Powell Publishes the Epic

Anthony Powell’s A Dance to the Music of Time was one of the most ambitious, complex, and dazzling literary projects of all time. It represents one of the most successful examples in English of the novel sequence known as the roman-fleuve.

Summary of Event

The first forty-five years of Anthony Powell’s life gave little hint that he would produce anything like A Dance to the Music of Time (1951-1975). The son of a regular-army officer with a Welsh aristocratic lineage, he did inherit major expectations, which were reinforced by his education at Eton and Balliol College, Oxford University. He left Oxford with a third-class degree in history and started work at the publishing firm of Duckworth. The position was secure but lacked distinction. Dance to the Music of Time, A (Powell)
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[kw]Powell Publishes the Epic A Dance to the Music of Time (1951-1975)
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Dance to the Music of Time, A (Powell)
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[g]Europe;1951-1975: Powell Publishes the Epic A Dance to the Music of Time[03430]
[g]United Kingdom;1951-1975: Powell Publishes the Epic A Dance to the Music of Time[03430]
[c]Literature;1951-1975: Powell Publishes the Epic A Dance to the Music of Time[03430]
Powell, Anthony

Born into the generation that matured after World War I, in the era that ushered in both the Jazz Age and the Great Depression, Powell became one of many British aristocrats to discover that ancestral privilege provided few groceries in times of economic failure. Everything, it appeared, was falling apart; failure was built into the structure of things. Powell’s first fiction centered on these perceptions.

When he was in his mid-twenties, Powell’s own firm started publishing his novels. Shortly afterward, he was married. By the age of thirty, he was well on his way to becoming one of the leading English novelists, although his novels did not provide an independent income. He became a scriptwriter for Warner Bros. in England and continued writing novels for a while, but World War II intervened.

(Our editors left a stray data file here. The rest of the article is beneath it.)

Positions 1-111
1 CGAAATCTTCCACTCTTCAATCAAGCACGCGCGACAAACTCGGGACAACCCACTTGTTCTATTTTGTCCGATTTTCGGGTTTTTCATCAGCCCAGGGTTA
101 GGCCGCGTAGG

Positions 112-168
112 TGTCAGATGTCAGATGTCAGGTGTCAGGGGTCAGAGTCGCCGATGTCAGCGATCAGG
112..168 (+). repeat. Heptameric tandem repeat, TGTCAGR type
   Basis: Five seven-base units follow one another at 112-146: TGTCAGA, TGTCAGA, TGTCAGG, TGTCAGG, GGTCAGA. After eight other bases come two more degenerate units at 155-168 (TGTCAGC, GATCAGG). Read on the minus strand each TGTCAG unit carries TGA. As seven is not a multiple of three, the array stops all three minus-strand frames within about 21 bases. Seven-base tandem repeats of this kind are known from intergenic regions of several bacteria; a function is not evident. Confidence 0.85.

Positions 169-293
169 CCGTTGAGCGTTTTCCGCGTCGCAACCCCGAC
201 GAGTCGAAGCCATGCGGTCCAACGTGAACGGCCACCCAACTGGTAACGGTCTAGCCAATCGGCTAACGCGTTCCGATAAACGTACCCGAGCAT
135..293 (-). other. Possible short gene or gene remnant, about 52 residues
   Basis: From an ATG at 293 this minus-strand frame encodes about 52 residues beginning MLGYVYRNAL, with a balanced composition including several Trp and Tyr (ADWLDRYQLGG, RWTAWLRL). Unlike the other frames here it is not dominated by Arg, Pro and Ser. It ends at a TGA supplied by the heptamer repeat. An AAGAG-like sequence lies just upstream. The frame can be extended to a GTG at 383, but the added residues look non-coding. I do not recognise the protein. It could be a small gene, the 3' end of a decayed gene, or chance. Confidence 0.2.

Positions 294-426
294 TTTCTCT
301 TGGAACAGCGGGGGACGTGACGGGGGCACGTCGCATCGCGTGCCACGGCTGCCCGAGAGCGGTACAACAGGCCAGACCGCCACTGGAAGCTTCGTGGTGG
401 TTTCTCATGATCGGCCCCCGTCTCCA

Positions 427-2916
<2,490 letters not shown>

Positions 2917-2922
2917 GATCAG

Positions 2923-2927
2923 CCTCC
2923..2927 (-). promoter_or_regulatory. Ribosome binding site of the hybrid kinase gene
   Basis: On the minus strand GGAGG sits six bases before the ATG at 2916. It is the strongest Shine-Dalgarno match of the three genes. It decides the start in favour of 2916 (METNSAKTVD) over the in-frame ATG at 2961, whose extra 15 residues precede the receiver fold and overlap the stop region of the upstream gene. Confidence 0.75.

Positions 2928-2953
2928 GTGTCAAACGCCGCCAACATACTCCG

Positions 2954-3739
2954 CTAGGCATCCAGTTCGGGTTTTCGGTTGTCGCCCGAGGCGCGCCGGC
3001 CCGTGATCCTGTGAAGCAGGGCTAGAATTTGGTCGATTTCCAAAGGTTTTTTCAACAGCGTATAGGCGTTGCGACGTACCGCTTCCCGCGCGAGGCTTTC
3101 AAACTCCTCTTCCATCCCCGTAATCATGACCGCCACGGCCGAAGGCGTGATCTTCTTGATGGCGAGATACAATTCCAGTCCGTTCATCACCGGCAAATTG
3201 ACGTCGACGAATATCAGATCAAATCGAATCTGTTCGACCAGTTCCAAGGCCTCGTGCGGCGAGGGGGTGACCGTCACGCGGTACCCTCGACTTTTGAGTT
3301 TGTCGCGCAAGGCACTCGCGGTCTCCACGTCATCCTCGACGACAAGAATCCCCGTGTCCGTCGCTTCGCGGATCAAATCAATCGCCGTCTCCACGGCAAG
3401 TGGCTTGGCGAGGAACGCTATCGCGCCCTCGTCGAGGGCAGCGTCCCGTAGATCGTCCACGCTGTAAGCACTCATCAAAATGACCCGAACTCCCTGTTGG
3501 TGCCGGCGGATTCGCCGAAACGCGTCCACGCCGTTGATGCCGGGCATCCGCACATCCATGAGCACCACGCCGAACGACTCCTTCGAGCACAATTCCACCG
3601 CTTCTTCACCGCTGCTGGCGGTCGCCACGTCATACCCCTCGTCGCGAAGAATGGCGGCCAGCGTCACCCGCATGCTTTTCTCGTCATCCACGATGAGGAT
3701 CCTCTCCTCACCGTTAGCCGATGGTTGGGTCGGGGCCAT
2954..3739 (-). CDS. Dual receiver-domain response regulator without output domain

For seven years, Powell served in the military, first in the infantry, then in intelligence. At the end of the war, Powell did not return immediately to fiction. Instead, he worked on a biography of John Aubrey Aubrey, John , a seventeenth century English antiquarian and memoirist. In Aubrey he found a kindred spirit, a writer who both memorialized his age and re-created its spirit, so that it gained a higher reality through him. Powell decided that this was what he wanted to do. Visiting the Wallace collection in London, which housed A Dance to the Music of Time, Dance to the Music of Time, A (Poussin) the painting by seventeenth century French painter Nicolas Poussin Poussin, Nicolas , also helped. By combining Aubrey’s kind of writing with the thrust of the painting, Powell found his literary focus, theme, and pattern. In his A Dance to the Music of Time, he would design a fictional universe reflecting the period of his life and its social and cultural changes.